Southern Religion

Pope Paul VI Knew Five Decades Ago

The correct and authoritative recommendation was made in an Aug. 27, 1963 letter to then-Pope Paul VI from the head of the New Mexico-based Servants of the Holy Paraclete, which was founded to treat priests dealing with challenges such as alcoholism, substance abuse and sexuality. The Rev. Gerald M.C. Fitzgerald recommended to the pope that pedophile priests be removed from the ministry.


Indeed, he later developed a plan for isolating such priests on an island, where they could live out their lives in some dignity without harming others.

Anthony DeMarco, a plaintiff attorney in Los Angeles, released the letter Wednesday. It was obtained by plaintiffs in Kentucky who are attempting to sue the Vatican for negligence in allegedly failing to alert police or the public about priests who molested children.

Even if Tod Tamberg, a spokesman for the Archdiocese of Los Angeles, is correct in arguing that the pope probably never saw the letter, it is clear that the letter gives written form to ideas that Pope Paul VI and Fitzgerald had discussed when they met. At the time Fitzgerald had two decades’ experience working with problem priests and warned against leaving sexually abusive priests in the ministry.

The letter to Pope Paul VI was not the only one Fitzgerald wrote to church officials. In 1957, Fitzgerald wrote to Archbishop Edwin V. Byrne of Santa Fe, his ecclesiastical sponsor and co-founder of the Paracletes:

“May I beg your Excellency to concur and approve of what I consider a very vital decision on our part – that we will not offer hospitality to men who have seduced or attempted to seduce little boys or girls. These men Your Excellency are devils and the wrath of God is upon them and if I were a bishops I would tremble when I failed to report them to Rome for involuntary laicization. … It is for this class of rattlesnake I have always wished the island retreat – but even an island is too good for these vipers of whom the Gentle master said – it were better they had not been born – this is an indirect way of saying damned, is it not? When I see the Holy Father I am going to speak of this class to his Holiness.”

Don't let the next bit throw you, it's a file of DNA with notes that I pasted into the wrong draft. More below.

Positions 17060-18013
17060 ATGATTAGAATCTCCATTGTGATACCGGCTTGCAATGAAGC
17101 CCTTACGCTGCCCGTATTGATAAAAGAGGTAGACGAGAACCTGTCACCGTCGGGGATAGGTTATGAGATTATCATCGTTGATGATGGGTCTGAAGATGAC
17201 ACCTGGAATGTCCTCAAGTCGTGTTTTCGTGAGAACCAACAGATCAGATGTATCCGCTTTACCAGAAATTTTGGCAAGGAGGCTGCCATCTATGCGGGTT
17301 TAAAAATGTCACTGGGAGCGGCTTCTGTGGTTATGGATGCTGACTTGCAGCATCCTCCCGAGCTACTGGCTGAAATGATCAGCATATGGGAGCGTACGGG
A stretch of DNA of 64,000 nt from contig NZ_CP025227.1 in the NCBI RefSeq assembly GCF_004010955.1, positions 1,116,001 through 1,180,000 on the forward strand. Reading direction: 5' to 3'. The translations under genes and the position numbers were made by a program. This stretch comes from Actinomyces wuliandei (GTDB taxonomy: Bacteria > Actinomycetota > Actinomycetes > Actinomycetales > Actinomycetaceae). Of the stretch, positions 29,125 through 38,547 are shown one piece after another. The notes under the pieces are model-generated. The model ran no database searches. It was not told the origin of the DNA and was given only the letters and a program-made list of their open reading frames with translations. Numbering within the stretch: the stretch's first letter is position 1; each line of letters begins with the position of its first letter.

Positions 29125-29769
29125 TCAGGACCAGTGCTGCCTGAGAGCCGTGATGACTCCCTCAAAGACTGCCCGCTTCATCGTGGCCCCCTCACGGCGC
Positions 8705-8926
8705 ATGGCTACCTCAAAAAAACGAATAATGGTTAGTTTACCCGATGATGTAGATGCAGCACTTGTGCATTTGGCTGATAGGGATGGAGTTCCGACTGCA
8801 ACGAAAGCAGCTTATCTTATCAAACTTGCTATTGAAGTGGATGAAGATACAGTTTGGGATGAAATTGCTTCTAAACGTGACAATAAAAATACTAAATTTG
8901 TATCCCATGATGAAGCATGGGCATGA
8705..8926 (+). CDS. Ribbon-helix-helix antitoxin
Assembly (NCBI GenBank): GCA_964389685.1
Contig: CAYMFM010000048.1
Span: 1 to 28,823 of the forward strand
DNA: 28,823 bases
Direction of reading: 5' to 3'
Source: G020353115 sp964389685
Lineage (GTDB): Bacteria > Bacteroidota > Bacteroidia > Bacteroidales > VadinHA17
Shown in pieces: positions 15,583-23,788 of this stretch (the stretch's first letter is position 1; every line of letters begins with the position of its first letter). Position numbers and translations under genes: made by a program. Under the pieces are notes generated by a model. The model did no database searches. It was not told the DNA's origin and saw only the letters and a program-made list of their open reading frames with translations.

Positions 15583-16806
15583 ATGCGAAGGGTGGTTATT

DeMarco said, “It [the letter to Pope Paul VI] shows without a shadow of a doubt that … how pervasive the problem was was communicated to the pope. He was able to share with him their knowledge of how pervasive this problems was, how destructive this problem was.”

Whether plaintiffs in this case are successful in their effort to bring action directly against the Pope or not, the days of persuasive basic denial are over.

The letter tells us that the well-documented recommendations of the Roman Catholic Church’s expert on such matters were communicated directly to then-Pope Paul VI almost five decades ago

Had those recommendations been heeded, so much of the devastation brought to the lives of the young by serial clerical abusers would never have occurred at all. Victims known and unknown, counted and uncounted, would have had real childhoods and would have grown up whole.

April 1, 2010 - Posted by | Catholic, children | , ,

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